In the 1910s and 1920s, new highways led the way to new communities. California's first state highway in 1914-15 crossed Orange County from San Juan Capistrano to La Habra. Several small communities later developed along Beach and Manchester boulevards, and the completion of the Coast Highway in 1926 brought new growth to places like Laguna Beach and Dana Point.
Freeway construction began in the 1950s with the opening of the Santa Ana (I-5) Freeway, and continued almost unabated into the 1970s. Beginning in the 1990s, toll roads were built to meet the needs of growing communities.Modern Development
During World War II, a number of important military bases were established in Orange County, including the El Toro Marine Corps Air Station, the Los Alamitos Naval Weapons Station, and the Santa Ana Army Air Base. At the end of the war, many veterans decided to settle in Southern California, and the region began to grow at an unprecedented rate.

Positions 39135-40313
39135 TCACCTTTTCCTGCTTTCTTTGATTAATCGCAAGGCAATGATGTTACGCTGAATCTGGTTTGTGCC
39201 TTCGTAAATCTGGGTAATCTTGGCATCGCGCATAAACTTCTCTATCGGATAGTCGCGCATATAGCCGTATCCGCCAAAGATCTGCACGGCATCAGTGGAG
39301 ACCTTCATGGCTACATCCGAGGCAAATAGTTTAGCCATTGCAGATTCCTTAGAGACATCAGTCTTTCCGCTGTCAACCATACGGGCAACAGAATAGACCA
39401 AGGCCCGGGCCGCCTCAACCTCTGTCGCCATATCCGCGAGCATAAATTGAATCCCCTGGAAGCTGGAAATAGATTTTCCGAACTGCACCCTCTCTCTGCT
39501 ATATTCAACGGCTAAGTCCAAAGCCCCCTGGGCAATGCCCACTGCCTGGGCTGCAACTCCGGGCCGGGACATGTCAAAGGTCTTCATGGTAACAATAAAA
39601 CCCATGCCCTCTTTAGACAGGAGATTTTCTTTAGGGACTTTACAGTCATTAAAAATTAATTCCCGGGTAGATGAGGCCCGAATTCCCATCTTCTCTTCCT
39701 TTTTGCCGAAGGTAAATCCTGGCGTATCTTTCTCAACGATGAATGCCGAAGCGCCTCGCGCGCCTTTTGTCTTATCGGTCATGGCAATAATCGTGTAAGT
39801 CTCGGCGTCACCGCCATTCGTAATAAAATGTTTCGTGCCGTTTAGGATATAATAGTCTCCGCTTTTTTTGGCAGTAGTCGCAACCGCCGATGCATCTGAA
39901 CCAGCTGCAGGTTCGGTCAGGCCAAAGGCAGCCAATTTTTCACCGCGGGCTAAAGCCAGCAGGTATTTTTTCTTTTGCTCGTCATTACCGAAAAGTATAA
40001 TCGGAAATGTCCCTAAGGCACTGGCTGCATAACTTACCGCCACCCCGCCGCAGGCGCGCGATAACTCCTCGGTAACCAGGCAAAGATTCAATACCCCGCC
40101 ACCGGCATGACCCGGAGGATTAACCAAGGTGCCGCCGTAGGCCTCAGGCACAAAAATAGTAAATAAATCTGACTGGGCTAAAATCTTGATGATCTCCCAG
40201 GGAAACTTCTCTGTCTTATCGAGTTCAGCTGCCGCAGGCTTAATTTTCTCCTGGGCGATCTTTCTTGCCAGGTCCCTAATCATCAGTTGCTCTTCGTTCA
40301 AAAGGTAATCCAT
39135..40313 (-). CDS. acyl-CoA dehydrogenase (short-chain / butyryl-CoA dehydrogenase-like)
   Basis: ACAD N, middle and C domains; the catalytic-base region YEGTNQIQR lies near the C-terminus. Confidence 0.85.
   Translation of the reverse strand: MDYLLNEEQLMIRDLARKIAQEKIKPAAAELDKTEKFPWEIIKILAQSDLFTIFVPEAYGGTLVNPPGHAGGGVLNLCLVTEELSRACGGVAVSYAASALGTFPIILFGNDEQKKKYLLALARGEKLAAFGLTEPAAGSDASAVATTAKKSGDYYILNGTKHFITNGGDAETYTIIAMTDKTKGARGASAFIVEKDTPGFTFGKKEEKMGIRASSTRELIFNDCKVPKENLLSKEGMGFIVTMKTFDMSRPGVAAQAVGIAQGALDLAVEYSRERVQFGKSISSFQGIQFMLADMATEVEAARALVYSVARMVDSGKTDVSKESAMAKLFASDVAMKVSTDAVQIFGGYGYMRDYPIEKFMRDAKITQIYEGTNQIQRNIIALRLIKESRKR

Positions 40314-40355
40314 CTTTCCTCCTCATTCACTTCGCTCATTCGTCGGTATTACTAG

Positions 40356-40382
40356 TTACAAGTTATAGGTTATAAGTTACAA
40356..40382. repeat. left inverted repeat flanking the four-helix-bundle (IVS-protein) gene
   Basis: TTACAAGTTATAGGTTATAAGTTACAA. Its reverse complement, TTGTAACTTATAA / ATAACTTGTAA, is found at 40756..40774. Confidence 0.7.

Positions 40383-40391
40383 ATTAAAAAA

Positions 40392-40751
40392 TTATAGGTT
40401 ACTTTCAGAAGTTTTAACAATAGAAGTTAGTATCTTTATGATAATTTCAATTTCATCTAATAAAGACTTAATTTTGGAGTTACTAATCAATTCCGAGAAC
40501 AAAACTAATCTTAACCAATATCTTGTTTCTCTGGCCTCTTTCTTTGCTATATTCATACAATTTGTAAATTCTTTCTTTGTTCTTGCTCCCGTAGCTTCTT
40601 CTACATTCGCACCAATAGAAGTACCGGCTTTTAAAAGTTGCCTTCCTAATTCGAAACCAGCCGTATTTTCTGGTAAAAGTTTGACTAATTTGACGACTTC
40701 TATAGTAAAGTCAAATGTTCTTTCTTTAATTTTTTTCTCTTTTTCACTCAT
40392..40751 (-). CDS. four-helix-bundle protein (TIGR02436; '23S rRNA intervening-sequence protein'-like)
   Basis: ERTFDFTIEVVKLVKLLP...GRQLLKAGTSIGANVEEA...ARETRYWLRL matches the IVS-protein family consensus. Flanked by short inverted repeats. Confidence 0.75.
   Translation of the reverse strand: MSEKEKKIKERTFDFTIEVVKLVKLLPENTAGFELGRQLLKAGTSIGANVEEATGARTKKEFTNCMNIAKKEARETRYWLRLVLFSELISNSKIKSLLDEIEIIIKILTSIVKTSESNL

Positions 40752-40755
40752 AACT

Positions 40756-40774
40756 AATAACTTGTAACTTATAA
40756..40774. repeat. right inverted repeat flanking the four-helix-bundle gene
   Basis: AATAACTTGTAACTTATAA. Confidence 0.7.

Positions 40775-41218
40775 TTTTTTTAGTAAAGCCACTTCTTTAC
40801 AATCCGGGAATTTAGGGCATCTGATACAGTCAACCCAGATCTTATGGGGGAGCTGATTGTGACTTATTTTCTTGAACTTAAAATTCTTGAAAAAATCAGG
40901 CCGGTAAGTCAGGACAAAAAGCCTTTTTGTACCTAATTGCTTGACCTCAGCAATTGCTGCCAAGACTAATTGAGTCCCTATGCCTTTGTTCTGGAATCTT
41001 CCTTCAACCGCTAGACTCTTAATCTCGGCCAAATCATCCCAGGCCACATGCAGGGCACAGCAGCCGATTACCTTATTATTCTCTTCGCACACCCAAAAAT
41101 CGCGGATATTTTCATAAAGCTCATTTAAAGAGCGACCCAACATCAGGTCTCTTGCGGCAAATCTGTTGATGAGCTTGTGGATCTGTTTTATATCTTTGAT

By the mid-1950s, Orange County's farms were being replaced by tract housing faster than any other community in the United States. Existing cities began annexing territory in every direction, and new cities incorporated almost every year. Between 1953 and 1962, Buena Park, Costa Mesa, La Palma, Garden Grove, Cypress, Westminster, Fountain Valley, Los Alamitos, San Juan Capistrano, and Villa Park all voted to incorporate. In 1963, the county population topped one million.
Tourism, manufacturing, and the service industry began to dominate the local economy. The opening of Disneyland in 1955 made Orange County an international tourist destination. Beginning in the late 1950s, aerospace firms and light industry began expanding here, and the increasing population meant more and more jobs at hospitals, restaurants, and stores.
South Orange County began to grow in the 1960s, with master planned communities such as Irvine, Mission Viejo, and Laguna Niguel. Aliso Viejo, Rancho Santa Margarita, Ladera Ranch, and others followed in the 1980s and 1990s. Today, Orange County is home to more than three million residents, with 34 incorporated cities.